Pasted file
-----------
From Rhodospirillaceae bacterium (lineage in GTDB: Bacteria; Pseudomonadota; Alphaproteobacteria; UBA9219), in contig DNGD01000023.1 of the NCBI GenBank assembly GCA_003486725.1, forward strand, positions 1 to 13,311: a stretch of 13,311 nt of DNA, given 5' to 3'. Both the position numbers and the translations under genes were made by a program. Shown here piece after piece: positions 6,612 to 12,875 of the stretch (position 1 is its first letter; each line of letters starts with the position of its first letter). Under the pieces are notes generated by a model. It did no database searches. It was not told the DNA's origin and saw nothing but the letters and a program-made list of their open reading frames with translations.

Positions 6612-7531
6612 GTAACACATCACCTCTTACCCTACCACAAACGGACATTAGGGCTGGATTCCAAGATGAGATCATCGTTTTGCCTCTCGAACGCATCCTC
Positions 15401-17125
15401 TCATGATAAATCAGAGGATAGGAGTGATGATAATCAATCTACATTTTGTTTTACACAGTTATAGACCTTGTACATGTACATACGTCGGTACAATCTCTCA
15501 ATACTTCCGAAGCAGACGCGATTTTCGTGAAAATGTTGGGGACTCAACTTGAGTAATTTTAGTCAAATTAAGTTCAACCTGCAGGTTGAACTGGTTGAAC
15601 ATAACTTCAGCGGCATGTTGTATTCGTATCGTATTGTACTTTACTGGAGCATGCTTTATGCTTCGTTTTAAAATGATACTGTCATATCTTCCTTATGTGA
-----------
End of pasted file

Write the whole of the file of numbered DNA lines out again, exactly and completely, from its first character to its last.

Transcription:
From Rhodospirillaceae bacterium (lineage in GTDB: Bacteria; Pseudomonadota; Alphaproteobacteria; UBA9219), in contig DNGD01000023.1 of the NCBI GenBank assembly GCA_003486725.1, forward strand, positions 1 to 13,311: a stretch of 13,311 nt of DNA, given 5' to 3'. Both the position numbers and the translations under genes were made by a program. Shown here piece after piece: positions 6,612 to 12,875 of the stretch (position 1 is its first letter; each line of letters starts with the position of its first letter). Under the pieces are notes generated by a model. It did no database searches. It was not told the DNA's origin and saw nothing but the letters and a program-made list of their open reading frames with translations.

Positions 6612-7531
6612 GTAACACATCACCTCTTACCCTACCACAAACGGACATTAGGGCTGGATTCCAAGATGAGATCATCGTTTTGCCTCTCGAACGCATCCTC
Positions 15401-17125
15401 TCATGATAAATCAGAGGATAGGAGTGATGATAATCAATCTACATTTTGTTTTACACAGTTATAGACCTTGTACATGTACATACGTCGGTACAATCTCTCA
15501 ATACTTCCGAAGCAGACGCGATTTTCGTGAAAATGTTGGGGACTCAACTTGAGTAATTTTAGTCAAATTAAGTTCAACCTGCAGGTTGAACTGGTTGAAC
15601 ATAACTTCAGCGGCATGTTGTATTCGTATCGTATTGTACTTTACTGGAGCATGCTTTATGCTTCGTTTTAAAATGATACTGTCATATCTTCCTTATGTGA